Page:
The accuracy of modern Olympic timing is made possible with the use of high quality timing devices, accurate synchronisation and atomic timing. Regular quartz oscillators are fairly accurate, but they still drift, which means without regular synchronisation, their accuracy would falter UY98UZDDVGGJ . To ensure all timing devices can achieve millisecond accuracy and precise synchronisation with one another, all Olympic timing devices are synchronised with GPS atomic clocks several times a day.
A GPS time server is ideal for preventing costly leap seconds that interrupt businesses that operate on a global timescale.
UTC is an atomic clock time reference used to ensure all PCs and computer networks, no matter where they are in the world, are all running the same time. NTP time servers are used to receive a times source and distribute it around a network but there are various choices for locating a source of UTC for time reference for synchronisation.
Ethernet NTP digital wall clocks plug into an NTP times server using an Ethernet cable. This means that the time signal is sent from the NTP time server directly to the Ethernet NTP digital wall clock, maintaining its accuracy. The Ethernet digital wall clock never needs setting as it is automatically set by the time signal sent from the times server, which means it will always be accurate, and the Ethernet NTP digital wall clock requires no mains power or batteries as it gets its power form the Ethernet.
To keep precise time, computer networks have to find a source of accurate, precise and secure time, which enables all devices to be synchronised together. One of the most common used devices for achieving this are radio time synchronisation receivers.
International Telecommunications Union (ITU), based in Geneva, is voting in January to finally get rid of the leap second, effectively scrapping Greenwich Meantime.
UTC (Coordinated Universal Time) has been around since the 1970’s, and already effectively governs the world’s technologies by keeping computer networks synchronised by way of NTP time servers (Network Time Protocol), but it does have one flaw: UTC is too accurate, that is to say, UTC is governed by atomic clocks, not by the rotation of the Earth. While atomic clocks relay an accurate, unchanging form of chronology, the Earth’s rotation varies slightly from day-to-day, and in essence is slowing down by a second or two a year.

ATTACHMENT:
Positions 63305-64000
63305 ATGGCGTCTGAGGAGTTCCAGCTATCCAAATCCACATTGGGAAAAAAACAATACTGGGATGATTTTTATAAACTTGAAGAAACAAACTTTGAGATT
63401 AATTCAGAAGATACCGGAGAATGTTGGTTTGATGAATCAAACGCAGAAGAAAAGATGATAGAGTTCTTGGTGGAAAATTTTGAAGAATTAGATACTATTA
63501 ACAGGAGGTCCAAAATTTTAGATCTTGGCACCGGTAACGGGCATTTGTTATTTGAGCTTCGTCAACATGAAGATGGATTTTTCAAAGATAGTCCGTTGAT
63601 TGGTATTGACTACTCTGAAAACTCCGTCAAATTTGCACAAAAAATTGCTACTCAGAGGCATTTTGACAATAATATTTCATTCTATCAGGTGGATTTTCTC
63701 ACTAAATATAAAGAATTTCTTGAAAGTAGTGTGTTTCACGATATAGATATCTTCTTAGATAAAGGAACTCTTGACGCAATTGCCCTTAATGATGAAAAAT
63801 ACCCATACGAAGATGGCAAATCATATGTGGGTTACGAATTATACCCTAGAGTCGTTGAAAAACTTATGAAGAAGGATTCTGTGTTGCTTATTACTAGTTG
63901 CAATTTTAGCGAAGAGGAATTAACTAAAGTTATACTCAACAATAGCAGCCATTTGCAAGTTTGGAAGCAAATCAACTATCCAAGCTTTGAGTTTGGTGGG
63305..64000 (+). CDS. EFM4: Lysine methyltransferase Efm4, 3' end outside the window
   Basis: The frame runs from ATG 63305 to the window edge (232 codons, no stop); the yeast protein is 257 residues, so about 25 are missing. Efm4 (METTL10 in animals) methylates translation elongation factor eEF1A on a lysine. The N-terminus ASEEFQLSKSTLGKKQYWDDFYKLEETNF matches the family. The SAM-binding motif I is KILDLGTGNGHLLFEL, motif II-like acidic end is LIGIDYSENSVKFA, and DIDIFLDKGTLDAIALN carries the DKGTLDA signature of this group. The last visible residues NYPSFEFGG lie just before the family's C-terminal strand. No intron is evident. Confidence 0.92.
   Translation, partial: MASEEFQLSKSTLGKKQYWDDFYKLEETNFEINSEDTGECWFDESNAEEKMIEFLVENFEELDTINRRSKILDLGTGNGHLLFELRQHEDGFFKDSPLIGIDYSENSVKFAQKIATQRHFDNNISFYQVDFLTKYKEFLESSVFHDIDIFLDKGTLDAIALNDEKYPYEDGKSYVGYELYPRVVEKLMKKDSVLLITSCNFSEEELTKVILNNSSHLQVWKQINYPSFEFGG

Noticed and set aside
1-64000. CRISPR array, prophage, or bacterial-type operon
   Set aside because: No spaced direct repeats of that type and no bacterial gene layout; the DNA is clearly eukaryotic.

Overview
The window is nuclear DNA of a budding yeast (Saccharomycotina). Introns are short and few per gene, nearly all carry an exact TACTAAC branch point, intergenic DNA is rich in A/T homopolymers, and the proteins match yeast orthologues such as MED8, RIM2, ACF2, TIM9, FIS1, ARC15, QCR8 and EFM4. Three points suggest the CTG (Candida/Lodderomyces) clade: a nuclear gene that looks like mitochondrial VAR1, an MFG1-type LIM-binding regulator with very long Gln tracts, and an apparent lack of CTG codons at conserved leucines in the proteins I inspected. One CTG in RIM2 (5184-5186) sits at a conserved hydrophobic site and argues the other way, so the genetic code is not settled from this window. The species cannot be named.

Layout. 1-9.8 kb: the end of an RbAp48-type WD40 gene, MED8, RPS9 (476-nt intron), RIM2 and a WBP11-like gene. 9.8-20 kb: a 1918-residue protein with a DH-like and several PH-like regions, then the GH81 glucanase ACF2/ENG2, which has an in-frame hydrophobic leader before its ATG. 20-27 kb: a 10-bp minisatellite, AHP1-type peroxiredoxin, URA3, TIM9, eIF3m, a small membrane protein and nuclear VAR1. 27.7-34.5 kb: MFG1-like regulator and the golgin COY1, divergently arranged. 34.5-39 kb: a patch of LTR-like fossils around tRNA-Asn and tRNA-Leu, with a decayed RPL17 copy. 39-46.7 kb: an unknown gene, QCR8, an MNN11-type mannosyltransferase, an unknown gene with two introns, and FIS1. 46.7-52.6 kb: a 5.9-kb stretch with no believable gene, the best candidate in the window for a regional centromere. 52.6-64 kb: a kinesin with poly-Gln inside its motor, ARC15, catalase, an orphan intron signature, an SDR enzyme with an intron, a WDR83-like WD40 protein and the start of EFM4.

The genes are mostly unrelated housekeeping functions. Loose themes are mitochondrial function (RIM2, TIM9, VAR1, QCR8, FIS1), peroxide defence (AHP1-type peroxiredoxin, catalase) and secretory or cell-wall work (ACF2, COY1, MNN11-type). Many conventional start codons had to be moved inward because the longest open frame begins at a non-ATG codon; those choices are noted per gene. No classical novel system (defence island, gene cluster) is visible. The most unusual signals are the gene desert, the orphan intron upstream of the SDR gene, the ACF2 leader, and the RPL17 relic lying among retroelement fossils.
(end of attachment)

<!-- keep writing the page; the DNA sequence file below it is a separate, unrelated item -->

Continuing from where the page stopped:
To prevent noon, when the sun is highest in the sky, from slowly getting later and later, Leap Seconds are added to UTC as a chronological fudge, ensuring that UTC matches GMT (governed by when the sun is directly above by the Greenwich Meridian Line, making it 12 noon).
The use of leap seconds is a subject of continuous debate. The ITU argue that with the development of satellite navigation systems, the internet, mobile phones and computer networks all reliant on a single, accurate form of time, a system of timekeeping needs to be precise as possible, and that leap seconds causes problems for modern technologies.
This against changing the Leap Second and in effect retaining GMT, suggest that without it, day would slowly creep into night, albeit in many thousands of years; however, the ITU suggest that large-scale changes could be made, perhaps every century or so.
If leap seconds are abandoned, it will effectively end Greenwich Meantime’s guardianship of the world’s time that has lasted over a century. Its function of signalling noon when the sun is above the meridian line started 127 years ago, when railways and telegraphs made a requirement for a standardised timescale.
If leap seconds are abolished, few of us will notice much difference, but it may make life easier for computer networks that synchronised by NTP time servers as Leap Second delivery can cause minor errors in very complicated systems. Google, for instance, recently revealed it had written a program to specifically deal with leap seconds in its data centres, effectively smearing the leap second throughout a day.
Most of us recognise how long an hour, a minute, or a second is, and we are used to seeing our clocks tick past these increments, but have you ever thought what governs clocks, watches and the time on our computers to ensure that a second is a second and an hour an hour?